Will the council force me to sell my house to cover my father's healthcare bill?

Healthcare invoice: will a municipality force the sale of the purchased house with the help of a parent who later moves to a care center? (Stock image)

Two years ago my father sold his house and he gave me £ 100,000 to buy a bigger house so he could live with us. He also has a saving of £ 50,000.

He has dementia and is slowly getting worse, so I am planning for the future. Maybe he should eventually be placed in a nursing home, but what would happen if he paid for his care?

Would the local government cause me to sell my house to pay for his care, even though his money was a gift for my house? His name is not on the deeds or mortgage. Or would they just use the savings of £ 50,000?

Healthcare invoice: will a municipality force the sale of the purchased house with the help of a parent who later moves to a care center? (Stock image)

Healthcare invoice: will a municipality force the sale of the purchased house with the help of a parent who later moves to a care center? (Stock image)

Tanya Jefferies, from This is Money, replies: The government is considering a major upheaval of care financing for older people, so who pays and how the system is organized can change significantly in the coming years.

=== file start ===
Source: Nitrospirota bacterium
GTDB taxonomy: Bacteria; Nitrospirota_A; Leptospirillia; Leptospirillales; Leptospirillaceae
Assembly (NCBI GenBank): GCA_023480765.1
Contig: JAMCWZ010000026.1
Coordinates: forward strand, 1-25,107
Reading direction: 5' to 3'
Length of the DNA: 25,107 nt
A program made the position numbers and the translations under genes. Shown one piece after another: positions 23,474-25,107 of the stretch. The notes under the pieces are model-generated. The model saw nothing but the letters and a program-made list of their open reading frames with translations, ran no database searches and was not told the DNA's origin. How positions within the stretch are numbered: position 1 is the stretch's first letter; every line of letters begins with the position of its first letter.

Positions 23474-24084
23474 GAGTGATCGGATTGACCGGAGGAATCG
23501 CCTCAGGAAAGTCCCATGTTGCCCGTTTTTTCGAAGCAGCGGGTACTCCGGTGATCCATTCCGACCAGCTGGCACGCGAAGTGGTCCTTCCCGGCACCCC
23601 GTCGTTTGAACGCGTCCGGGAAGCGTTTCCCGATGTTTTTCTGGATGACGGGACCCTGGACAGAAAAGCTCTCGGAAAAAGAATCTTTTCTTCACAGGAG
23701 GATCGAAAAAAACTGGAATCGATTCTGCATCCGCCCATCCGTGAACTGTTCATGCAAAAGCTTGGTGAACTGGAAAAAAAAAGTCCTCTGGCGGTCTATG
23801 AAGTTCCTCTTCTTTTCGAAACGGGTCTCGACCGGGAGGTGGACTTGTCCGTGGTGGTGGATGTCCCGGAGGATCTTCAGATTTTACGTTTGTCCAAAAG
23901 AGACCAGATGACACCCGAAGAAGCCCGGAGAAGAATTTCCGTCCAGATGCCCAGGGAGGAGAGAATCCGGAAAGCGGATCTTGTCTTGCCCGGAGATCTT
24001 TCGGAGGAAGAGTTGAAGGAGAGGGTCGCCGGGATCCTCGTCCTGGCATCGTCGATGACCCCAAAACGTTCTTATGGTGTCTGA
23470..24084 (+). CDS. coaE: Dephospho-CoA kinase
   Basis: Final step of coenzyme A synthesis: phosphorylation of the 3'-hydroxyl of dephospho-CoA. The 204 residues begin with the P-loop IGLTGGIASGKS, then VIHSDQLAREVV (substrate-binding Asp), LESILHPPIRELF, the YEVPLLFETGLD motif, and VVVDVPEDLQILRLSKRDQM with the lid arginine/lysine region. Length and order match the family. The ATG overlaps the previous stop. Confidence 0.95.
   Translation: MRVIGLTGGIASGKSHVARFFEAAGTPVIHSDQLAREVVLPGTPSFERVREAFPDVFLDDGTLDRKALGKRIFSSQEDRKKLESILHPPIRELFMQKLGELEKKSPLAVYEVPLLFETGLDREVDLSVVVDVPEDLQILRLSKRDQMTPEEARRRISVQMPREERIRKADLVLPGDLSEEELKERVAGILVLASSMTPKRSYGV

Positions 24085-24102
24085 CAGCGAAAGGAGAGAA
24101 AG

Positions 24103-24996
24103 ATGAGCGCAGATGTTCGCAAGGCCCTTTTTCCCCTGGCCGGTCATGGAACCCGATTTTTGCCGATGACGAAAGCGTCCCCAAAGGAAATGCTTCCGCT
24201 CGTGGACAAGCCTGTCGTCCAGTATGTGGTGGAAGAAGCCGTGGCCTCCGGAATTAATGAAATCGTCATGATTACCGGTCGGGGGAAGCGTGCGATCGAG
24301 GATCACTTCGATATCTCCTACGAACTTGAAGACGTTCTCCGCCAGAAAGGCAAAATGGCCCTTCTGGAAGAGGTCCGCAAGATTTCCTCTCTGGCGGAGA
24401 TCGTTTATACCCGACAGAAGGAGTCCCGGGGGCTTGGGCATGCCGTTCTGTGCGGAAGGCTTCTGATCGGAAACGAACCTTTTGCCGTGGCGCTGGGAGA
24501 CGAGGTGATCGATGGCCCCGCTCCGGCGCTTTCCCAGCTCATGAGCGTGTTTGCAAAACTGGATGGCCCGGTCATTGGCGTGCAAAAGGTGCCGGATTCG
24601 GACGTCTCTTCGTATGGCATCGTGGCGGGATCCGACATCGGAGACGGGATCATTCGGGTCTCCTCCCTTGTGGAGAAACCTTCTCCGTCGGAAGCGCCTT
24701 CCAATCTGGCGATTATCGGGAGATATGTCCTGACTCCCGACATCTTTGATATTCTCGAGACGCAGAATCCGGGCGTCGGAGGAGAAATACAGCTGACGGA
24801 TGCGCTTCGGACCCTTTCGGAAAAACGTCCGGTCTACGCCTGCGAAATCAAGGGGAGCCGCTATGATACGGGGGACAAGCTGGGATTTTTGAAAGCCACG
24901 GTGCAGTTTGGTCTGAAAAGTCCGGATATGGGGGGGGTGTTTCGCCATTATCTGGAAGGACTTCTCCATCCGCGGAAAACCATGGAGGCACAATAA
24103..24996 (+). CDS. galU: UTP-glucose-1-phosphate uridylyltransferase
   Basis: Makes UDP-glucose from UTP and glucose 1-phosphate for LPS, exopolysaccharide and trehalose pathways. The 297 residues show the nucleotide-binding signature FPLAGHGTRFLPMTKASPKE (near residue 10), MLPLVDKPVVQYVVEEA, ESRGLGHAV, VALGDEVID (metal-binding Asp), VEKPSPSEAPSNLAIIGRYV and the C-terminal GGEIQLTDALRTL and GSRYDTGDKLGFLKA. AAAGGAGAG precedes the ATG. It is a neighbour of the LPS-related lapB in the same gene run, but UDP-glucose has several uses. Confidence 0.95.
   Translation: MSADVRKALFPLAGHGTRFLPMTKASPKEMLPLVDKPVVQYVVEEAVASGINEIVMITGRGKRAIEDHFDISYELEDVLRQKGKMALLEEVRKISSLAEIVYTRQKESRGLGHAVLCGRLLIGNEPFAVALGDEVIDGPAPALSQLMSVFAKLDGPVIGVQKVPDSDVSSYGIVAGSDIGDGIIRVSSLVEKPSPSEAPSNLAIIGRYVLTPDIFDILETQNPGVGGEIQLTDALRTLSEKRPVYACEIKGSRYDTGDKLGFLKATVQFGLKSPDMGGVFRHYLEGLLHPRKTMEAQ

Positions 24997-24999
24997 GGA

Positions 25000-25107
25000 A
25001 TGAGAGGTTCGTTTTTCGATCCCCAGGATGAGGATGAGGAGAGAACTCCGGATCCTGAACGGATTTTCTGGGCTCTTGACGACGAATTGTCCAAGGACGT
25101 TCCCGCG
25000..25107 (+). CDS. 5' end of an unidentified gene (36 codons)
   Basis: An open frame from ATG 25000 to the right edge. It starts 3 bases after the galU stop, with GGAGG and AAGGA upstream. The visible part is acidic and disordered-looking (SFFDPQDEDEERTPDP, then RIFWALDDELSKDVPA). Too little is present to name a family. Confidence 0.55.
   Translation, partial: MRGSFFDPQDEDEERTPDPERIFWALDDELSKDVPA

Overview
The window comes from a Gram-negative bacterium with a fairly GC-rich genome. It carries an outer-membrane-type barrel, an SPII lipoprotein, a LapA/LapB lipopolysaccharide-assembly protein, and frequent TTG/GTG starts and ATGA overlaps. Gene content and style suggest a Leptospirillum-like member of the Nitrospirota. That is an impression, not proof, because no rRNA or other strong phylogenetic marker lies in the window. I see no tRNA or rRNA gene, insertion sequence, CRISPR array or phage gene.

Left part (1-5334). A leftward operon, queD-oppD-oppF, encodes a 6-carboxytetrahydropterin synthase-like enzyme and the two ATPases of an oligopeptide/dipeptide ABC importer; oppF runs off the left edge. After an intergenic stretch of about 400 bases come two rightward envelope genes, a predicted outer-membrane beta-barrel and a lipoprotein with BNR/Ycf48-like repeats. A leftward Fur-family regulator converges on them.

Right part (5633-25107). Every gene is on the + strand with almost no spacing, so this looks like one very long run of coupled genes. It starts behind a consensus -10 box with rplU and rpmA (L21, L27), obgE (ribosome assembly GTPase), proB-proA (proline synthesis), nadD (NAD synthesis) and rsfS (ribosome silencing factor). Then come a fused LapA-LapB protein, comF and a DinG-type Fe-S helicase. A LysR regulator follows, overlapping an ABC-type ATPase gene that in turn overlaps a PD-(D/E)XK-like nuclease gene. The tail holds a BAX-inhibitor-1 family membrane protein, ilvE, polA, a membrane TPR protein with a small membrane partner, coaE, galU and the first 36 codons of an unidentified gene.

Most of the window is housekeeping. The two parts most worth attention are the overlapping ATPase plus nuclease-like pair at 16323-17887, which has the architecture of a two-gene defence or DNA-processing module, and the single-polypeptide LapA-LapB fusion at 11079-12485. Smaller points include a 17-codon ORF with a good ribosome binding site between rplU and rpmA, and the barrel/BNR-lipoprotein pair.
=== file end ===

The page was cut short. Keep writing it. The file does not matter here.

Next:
But for the time being, the current regime in which someone's possessions – including the parental home – is depleted to £ 23,250 if they have to go to a nursing home.

We have asked a care expert from a leading charity for the elderly to explain where you are in relation to your home, as it was purchased with the help of a substantial gift from your father who now lives with you.

Joel Lewis, policy officer for health and care at Age UK, replies: The local government can not & # 39; create & # 39; that you sell your house, but if it thinks that your father has deliberately given away assets to prevent him from paying for his care, he can demand costs from you.

If you would not be able to raise the money to pay these costs in a different way, you might have to consider selling your house.

However, it seems like this would be a haven for you, so you would probably have to look at other sources of funding to pay such an account if you received one.

Joel Lewis: "The local government would like to investigate whether the money your father gave you was a way to avoid healthcare costs."

Joel Lewis: "The local government would like to investigate whether the money your father gave you was a way to avoid healthcare costs."

Joel Lewis: "The local government would like to investigate whether the money your father gave you was a way to avoid healthcare costs."

How do councils decide who pays?

Financial assessments for social care are made by the person who needs care and normally, with the property in your name, would mean that the municipality would not be able to include it in their assessment of your father's assets.

Your father would be liable to pay his health care costs because his £ 50,000 savings would cost him the £ 23,250 upper limit of test threshold for state-funded care.